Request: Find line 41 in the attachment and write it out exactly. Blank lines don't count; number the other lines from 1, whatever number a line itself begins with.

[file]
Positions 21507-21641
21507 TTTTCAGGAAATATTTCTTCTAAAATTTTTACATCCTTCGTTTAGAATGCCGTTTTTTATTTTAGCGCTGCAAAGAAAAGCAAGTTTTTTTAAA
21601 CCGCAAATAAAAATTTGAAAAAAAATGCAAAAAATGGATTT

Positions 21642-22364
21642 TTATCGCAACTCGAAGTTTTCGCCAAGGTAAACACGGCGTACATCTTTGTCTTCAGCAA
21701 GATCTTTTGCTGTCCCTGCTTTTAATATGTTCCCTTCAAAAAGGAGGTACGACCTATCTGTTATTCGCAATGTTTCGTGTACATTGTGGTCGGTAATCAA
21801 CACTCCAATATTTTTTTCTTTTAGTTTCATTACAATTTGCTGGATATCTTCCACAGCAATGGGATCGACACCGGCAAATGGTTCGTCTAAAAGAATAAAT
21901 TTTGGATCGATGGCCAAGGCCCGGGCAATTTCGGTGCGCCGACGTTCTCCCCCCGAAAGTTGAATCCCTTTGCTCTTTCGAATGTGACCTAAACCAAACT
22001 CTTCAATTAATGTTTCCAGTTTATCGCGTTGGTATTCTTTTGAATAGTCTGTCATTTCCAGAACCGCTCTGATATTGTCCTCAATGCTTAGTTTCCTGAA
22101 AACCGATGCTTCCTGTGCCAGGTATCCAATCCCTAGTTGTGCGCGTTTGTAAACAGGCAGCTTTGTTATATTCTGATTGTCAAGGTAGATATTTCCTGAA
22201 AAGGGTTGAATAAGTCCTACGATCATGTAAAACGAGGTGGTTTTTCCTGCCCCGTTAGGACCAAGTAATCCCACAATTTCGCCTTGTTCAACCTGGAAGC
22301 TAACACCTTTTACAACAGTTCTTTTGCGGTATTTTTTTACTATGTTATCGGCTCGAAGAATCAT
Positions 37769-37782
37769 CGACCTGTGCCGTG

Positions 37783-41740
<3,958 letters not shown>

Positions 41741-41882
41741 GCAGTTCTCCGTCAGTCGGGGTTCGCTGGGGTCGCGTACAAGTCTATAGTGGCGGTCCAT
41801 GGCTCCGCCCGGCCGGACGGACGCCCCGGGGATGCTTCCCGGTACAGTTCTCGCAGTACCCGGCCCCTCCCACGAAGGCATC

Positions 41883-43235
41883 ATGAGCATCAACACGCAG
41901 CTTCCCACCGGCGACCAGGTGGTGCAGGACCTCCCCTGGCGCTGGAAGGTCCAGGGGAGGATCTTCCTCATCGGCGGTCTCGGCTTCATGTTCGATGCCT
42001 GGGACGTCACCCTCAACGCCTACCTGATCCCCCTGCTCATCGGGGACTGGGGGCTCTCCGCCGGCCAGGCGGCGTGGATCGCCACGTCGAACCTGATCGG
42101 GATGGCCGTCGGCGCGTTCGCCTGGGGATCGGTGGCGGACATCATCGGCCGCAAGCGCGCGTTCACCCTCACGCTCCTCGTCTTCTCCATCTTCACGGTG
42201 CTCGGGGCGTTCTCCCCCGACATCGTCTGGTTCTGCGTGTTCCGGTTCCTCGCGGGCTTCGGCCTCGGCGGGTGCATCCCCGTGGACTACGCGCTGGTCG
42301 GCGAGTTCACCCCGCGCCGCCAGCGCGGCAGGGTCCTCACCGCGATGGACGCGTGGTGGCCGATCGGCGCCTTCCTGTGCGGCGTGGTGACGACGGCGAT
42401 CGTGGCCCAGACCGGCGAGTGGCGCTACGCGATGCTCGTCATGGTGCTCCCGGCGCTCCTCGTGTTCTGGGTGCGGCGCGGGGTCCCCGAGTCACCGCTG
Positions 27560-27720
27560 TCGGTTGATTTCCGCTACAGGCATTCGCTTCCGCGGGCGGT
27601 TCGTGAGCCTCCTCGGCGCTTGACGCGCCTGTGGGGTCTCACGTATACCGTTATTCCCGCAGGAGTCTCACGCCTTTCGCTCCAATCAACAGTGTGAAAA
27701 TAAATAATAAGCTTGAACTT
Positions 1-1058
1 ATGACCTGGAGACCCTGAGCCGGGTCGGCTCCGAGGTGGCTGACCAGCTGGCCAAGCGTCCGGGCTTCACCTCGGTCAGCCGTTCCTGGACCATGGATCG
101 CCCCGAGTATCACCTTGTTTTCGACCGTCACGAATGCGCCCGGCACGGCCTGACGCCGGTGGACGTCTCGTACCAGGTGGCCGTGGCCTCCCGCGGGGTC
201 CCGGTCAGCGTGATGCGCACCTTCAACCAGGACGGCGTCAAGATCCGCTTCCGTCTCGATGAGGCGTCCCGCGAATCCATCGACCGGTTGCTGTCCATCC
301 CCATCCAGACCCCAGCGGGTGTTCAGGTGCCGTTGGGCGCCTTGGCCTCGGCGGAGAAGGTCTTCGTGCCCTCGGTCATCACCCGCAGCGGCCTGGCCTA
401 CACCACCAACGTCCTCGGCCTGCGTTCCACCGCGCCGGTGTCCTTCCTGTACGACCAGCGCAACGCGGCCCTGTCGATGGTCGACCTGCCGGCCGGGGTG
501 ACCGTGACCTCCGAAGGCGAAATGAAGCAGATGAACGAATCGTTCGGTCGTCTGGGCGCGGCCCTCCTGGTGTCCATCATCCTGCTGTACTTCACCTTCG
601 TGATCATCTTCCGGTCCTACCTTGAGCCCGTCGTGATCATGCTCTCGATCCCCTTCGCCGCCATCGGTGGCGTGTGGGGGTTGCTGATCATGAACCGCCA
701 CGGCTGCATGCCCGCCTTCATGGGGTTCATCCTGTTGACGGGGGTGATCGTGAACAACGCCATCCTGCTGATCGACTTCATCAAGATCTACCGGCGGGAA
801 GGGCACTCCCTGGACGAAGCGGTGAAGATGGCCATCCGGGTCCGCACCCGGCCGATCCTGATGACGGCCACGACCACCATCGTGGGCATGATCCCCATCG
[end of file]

801 GGGCACTCCCTGGACGAAGCGGTGAAGATGGCCATCCGGGTCCGCACCCGGCCGATCCTGATGACGGCCACGACCACCATCGTGGGCATGATCCCCATCG